An analysis of most developed countries in Europe against most developing countries in Africa portrays a number of similarities as well as differences. It is interesting to note that both countries conduct similar processes and activities. However, differences are observed when one analyzes the level of efficiency and organization that that characterizes the conduct of processes in both types of countries. A number of Illustrations can be used to show how similar processes are conducted differently when one compares developed countries against developing countries.
For example, both developed countries i.e. countries in Europe and those that are still developing i.e. countries in Africa conduct electoral processes to select their presidents and other types of leaders. However, both types of countries portray some level of difference in the manner in which they conduct their elections. This difference is seen in the fact that electoral processes in developed countries are usually more peaceful and organized when compared to electoral processes in the developing countries. A good illustration of how developed countries conduct organized and peaceful elections can be obtained by analyzing the recently concluded American elections in which Barrack Obama was declared the winner. Mitt Romney who was Obama’s competitor in the elections was quick to concede defeat after elections and gave even gave a speech in which he wished President Obama a prosperous second term.
However, the situation in most developing countries in Africa is not the same. This is evidenced by the fact that most presidential candidates in Africa refuse to concede defeat after losing elections. Instead, most presidential candidates in Africa usually opt to rally their supporters to instigate violence as a method protesting their loss of elections. It is also important to note that many developing countries conduct disorganized elections that are characterized by rigging and lack of transparency. There is, therefore, a huge difference in the manner in which elections are conducted in developed and developing countries.
A comparison of the manner in which developing and developed countries offer public services to their citizens can also be carried out to illustrate the similarities and differences between the two types of countries. While it is obvious that citizens in both countries require similar public services such as the provision of health services, education, water etc, the manner in which these services are provided to citizens in both types of countries is quite different. The difference can be illustrated by the fact that almost all citizens in developed countries enjoy efficient supply of basic public services while only a few citizens in developing countries can claim to have a good access to the same public services.
For example, most developed countries have many hospitals that ensure that their citizens do not have to go for long distances to look for healthcare. There are also many schools in developed countries that ensure that children will not have to go for long distances in order to learn. Other public services such as water and electricity are supplied sufficiently to citizens in developed countries and most citizens in these countries do not have complaints about their ability to access such services. However, in most developing countries, citizens have to undergo a lot of trouble to access almost all basic services. For example, most of the people who live in the rural areas of developing countries face a challenge of accessing hospitals, and schools. Access to electricity and water is also a major challenge facing a significant portion of the people living in the rural areas of developing countries.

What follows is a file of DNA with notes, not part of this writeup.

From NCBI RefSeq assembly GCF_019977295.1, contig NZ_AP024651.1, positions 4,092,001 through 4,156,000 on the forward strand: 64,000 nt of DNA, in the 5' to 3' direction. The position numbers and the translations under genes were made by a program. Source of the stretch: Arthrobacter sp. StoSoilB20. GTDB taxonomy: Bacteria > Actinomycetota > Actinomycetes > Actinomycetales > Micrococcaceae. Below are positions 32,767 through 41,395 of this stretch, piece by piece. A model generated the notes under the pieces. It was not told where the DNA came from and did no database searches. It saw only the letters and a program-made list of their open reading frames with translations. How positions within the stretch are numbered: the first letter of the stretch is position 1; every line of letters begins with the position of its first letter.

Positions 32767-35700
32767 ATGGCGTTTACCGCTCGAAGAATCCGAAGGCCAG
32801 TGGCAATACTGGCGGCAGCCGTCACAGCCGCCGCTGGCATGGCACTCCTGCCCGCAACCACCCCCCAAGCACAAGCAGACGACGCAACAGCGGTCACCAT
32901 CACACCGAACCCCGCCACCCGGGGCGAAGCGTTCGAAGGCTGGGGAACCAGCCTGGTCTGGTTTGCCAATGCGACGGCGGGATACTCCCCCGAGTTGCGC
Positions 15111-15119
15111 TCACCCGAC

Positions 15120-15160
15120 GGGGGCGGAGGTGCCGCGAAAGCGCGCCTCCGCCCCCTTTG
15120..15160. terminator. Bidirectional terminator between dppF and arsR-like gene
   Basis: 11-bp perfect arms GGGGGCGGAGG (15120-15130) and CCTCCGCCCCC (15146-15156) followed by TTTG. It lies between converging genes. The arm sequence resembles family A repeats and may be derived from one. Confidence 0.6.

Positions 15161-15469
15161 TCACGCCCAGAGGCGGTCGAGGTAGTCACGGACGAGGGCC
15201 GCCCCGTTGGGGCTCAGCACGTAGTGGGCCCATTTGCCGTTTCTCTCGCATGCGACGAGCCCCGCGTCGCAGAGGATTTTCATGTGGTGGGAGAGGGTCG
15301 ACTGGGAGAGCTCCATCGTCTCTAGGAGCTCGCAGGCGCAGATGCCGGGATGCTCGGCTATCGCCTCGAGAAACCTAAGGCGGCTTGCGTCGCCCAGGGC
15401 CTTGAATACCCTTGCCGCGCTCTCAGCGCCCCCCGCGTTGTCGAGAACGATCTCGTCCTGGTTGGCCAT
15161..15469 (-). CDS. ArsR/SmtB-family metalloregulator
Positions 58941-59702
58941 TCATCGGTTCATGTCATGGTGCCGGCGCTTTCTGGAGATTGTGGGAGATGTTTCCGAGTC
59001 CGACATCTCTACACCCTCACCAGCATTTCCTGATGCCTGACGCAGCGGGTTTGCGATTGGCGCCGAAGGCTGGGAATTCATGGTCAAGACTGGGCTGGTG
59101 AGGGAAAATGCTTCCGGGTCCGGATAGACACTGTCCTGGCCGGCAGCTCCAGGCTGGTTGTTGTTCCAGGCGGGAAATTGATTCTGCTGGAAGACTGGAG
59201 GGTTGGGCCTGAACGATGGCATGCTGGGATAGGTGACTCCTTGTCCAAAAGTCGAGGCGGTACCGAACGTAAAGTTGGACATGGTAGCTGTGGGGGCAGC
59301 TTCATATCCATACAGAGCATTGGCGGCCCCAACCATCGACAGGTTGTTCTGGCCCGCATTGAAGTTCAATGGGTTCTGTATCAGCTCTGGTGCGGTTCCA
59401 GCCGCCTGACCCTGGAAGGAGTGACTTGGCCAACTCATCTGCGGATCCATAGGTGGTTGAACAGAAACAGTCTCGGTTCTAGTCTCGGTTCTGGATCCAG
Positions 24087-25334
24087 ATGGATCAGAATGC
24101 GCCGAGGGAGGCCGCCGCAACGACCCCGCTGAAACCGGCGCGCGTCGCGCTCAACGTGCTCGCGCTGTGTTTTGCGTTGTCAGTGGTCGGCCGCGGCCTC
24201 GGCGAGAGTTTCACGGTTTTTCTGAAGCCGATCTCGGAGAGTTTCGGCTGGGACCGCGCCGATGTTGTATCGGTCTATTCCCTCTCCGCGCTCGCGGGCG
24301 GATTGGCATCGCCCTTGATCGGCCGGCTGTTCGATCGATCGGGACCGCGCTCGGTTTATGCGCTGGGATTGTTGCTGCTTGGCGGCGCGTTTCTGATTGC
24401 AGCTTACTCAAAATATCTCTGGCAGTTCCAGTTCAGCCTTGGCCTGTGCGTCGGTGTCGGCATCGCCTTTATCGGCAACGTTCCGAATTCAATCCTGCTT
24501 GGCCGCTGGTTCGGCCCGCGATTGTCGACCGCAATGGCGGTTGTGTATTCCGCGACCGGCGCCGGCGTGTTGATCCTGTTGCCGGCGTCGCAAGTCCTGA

The level of use of various forms of technology can also be used to show how developed countries differ from developing countries. Although both types of countries are similar in that they use some form of technology, their levels of use greatly differs. The difference is seen by the fact that the technology used in developed countries is greatly advanced when compared to the level of technology that is used in developing countries. For example, most developed countries in the world fully rely on information technology to operate most aspects of their countries. However, an analysis of the use of information technology in developing countries shows that most of these countries have been quite slow to adopt the use of technology thereby forcing residents in these countries to use manual methods to run most of their operations and processes.
Although both developed and developing countries face similar challenges that are caused by nature, their severity of the impact caused by natural calamities greatly differs in both countries. Nature poses threats such as famine, disease, flooding etc to both developing and developed countries. However, it has been observed in the past that the severity or suffering experienced by people in the developing countries as a result of the occurrence of natural calamities such as floods and famines has been greater that the impact that similar calamities have on developed countries. This is because most developed countries have been able to come up with measures aimed reducing the impact that these calamities have on their countries whenever they occur as compared to developing countries which have little or no safeguards to protect themselves from the severe impact of such natural calamities.
It is evident from the above discussion that both developing and developed countries experience the same needs and wants. However, there exists a huge difference in the ability of citizens in these two types of countries to access their basic needs and wants. There is also a huge difference in the manner in which similar process are conducted in both types of countries.